OpenACC on the RWTH cluster is supported by the PGI and latests GCC compiler. You should start your development sessions by first switching the default Intel compiler to the PGI (or latests GCC) compiler:
$ module switch intel pgi # or
$ module switch intel gcc/9 # or
$ module load pgi
In order to simplify and unify the usage of OpenACC we introduced the $FLAGS_OFFLOAD_OPENACC and $FLAGS_<COMPILER>_OFFLOAD_OPENACC environment variables which can be used for building applications with all supported compilers.
You should be aware that the PGI compiler is a commercial tool and therefore you will need a license if you would like to install it on your home computer. However, you can use PGI's community edition for personal use. Please refer to their webpage.
Once the compiler module has been loaded, you can find everything under directory $PGI/linux86-64/<YYYY>, e.g. the include files in the subdirectory include and the executables in bin. Furthermore, there is an examples directory and the folder doc contains the documentation. The PGI compiler comes with its own CUDA Toolkit, which means that you do not have to load the CUDA Toolkit first. However, it also means that PGI may come with a different CUDA Toolkit version than supported on the cluster. The corresponding files are located in the folder cuda.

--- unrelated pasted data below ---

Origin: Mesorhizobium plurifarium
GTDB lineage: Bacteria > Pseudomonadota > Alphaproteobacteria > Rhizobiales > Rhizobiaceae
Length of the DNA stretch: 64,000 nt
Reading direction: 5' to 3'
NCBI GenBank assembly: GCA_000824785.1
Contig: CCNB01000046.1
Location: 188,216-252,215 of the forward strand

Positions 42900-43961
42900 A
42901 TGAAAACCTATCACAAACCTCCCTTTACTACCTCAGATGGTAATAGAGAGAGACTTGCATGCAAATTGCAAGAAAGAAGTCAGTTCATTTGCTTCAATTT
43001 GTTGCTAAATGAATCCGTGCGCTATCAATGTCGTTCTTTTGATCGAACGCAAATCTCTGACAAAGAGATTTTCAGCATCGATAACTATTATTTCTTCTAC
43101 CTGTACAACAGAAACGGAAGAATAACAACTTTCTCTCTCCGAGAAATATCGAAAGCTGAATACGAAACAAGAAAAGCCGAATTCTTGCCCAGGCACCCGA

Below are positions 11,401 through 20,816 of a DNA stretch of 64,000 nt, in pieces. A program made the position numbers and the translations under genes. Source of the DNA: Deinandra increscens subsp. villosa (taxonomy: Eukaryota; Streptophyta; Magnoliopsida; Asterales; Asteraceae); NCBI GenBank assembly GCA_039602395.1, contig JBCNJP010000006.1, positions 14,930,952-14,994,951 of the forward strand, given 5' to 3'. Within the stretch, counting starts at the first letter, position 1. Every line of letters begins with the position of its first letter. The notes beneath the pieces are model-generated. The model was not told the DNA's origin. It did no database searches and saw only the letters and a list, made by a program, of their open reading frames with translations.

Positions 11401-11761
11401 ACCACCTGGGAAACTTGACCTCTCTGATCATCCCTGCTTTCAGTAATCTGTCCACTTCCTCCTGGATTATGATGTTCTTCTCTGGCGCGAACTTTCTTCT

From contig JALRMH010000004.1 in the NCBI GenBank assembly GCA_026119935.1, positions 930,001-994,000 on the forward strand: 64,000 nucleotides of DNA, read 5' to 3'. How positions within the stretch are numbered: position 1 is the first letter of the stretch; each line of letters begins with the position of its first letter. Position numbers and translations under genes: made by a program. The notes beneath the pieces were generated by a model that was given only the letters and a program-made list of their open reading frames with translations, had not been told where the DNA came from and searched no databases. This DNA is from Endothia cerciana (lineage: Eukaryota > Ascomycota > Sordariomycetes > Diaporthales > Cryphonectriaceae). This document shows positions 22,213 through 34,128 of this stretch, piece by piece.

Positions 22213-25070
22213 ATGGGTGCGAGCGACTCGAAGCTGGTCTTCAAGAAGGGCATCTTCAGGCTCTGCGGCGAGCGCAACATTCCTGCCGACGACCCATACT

When compiling you have to supply the target platform (use $FLAGS_OFFLOAD_OPENACC envvar). If you want to get compiler feedback, you should also enable -Minfo=accel. The corresponding command line for a C program would look like the following:
pgcc -Minfo=accel $FLAGS_OFFLOAD_OPENACC pi.c
You can enable the usage of a certain CUDA toolkit version by extending the target flag, e.g. "cuda5.0" or just "5.0" for Toolkit 5.0 (analogous for other toolkit versions).
pgf90 -Minfo -ta=nvidia,5.0 jacobi.F90
The PGI compiler also creates binaries that by default are compatible with several compute capabilities (cf. compiler feedback). If you only wish to have an executable for the a certain GPU type, specify the compute capability. For example, for compute capability 6.0 do:
pgf90 -Minfo -ta=nvidia,cc60 jacobi.F90
You can, of course, combine all target flags.
The program pgaccelinfo gives you information about all supported accelerator devices on the host.
Useful hints for PGI's OpenACC
If you would like to know (e.g. while developing or testing the software) whether your program is really being executed on the GPU, you could set the following on the command line:
With ACC_NOTIFY set you will get an output, which indicates every kernel launch and/or data transfer including source file name, function name, line number of the kernel, CUDA grid size and CUDA block size, e.g.:
launch kernel file=f1.90 function=main line=22 grid=32 block=256
You can also easily add a profiling library to your program which prints out the GPU usage time(s) (i.e. initialization, data movement, kernel execution). To achieve that compile using the following option:
If you would like to keep the graphics card open, use pgcudainit. This reduces or eliminates the GPU initialization time (e.g. useful when doing time measurements).